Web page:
M. How are thefe ufed?

S. They generally come before the Noun, or if the Noun be left out it is fignified; thus: beneath the Earth; about the Wood; after Supper, &c. Or,


thus: Peter was without, but I was within, viz. Peter was out of Doors, or out of the Place ; but I was in the Place, &c.

M. Name fome of the Prepofitions of Compo


S. They are as follows, viz. ad, en, in, up, after, out, mis, dis, &c. which being joined to other Words compose them, and therefore are called Prepofitions of Compofition; thus: un, joined to done, is undone; dif, joined to grace, is difgrace; and mif, joined to fortune or chief, become Mifchief, and Misfortune, &c.




M. What is an Interjection?

S. Interjections are certain Words used to declare the fudden Paffion, Motion, or Transports of the Mind; either by being furprized over much; or by doubting, jefting, wondering, &c. and generally have a Note of Admiration after them.

M. How many Sorts of Interjections are there? S. They may all be comprehended in these two. Sorts, viz. Solitary and Paffive, Social and Active. M. Which are the folitary Interjections?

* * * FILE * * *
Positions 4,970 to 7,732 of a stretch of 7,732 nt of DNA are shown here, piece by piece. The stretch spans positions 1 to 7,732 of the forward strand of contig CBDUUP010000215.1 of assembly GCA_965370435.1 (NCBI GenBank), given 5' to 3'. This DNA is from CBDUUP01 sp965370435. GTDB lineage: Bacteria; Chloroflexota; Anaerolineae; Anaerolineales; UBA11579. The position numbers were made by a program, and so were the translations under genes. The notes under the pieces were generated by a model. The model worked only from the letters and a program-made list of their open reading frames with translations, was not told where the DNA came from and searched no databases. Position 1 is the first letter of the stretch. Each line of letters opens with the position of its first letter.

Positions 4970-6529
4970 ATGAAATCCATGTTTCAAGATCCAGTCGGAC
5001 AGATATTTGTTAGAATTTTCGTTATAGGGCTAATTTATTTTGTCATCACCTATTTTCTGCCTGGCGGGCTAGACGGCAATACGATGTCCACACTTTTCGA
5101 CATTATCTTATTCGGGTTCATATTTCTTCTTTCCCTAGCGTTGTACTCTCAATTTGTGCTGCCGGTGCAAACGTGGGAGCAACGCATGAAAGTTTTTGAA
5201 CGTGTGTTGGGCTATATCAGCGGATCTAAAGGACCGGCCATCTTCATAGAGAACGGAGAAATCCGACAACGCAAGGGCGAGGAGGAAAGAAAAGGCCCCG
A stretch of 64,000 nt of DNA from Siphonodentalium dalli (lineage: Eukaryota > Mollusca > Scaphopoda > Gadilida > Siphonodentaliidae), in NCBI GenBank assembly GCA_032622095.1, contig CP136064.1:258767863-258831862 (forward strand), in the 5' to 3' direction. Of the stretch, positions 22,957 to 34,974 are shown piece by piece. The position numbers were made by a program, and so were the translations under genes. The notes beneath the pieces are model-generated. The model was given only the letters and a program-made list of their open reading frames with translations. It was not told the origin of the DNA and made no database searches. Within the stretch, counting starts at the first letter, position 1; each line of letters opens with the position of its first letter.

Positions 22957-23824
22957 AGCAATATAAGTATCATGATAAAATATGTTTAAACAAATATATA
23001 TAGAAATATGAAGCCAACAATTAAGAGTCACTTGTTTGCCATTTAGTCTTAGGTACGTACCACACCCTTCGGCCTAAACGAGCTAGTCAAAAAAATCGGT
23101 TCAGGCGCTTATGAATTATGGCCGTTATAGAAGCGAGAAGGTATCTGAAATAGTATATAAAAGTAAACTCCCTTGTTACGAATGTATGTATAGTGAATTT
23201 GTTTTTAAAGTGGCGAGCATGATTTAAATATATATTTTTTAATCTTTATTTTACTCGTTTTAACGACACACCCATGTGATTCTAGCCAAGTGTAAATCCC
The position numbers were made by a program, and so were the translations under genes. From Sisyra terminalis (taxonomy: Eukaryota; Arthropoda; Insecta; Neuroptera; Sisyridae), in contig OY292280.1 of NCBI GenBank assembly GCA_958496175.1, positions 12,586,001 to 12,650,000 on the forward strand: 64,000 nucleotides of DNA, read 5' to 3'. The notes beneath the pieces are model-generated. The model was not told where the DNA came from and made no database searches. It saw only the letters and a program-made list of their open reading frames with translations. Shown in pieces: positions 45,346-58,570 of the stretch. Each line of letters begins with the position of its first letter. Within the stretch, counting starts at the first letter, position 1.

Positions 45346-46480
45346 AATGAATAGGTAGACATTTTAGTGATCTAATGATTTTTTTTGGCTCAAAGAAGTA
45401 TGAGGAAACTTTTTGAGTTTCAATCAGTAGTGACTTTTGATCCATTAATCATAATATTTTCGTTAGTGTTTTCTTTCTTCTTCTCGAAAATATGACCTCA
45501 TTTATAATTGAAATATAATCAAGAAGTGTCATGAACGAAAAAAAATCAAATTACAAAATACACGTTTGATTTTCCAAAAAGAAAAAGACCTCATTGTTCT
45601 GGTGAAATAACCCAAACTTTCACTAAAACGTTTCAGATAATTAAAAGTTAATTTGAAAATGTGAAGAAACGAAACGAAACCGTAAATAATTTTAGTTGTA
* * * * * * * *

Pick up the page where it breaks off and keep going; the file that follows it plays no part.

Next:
S. Thefe: O! ok! ab! alas! heigh! bey-day! bark! fie! O fie! O brave! O ftrange! good Sir! Sirrah! tush! pish! Woe * !

M. Which are the focial Interjections?

* Woe is a Subftantive ; as, Woe is me: Or, I am in Wce or Mifery.

S. They

S. They denote crying out in a fofter Manner, and feem to exprefs Love; as, bo brave Boys! Sobo! And sometimes Command; as, bere, you Woman! And fometimes neither; as, ba, ba! bush, bush! filence! behold! &c. &c.


Some Obfervations on the foregoing Rules by Way of Exercife.


1. Tho' the English Tongue confifts of nine Parts of Speech, yet fome Authors have contracted them into lefs Compass, that the Mind may be the less burthened. Thus Mr. Lane, Dr. Turner, Dyche, &c. have reduced them into four Parts only, viz. Subftantives, Adjectives, Verbs, and Particles : And in fhort, a Knowledge of thefe four Parts of Speech only, will give a young Scholar a fenfi ́ble Infight into his own Language; for they being well understood the Reft will foon follow.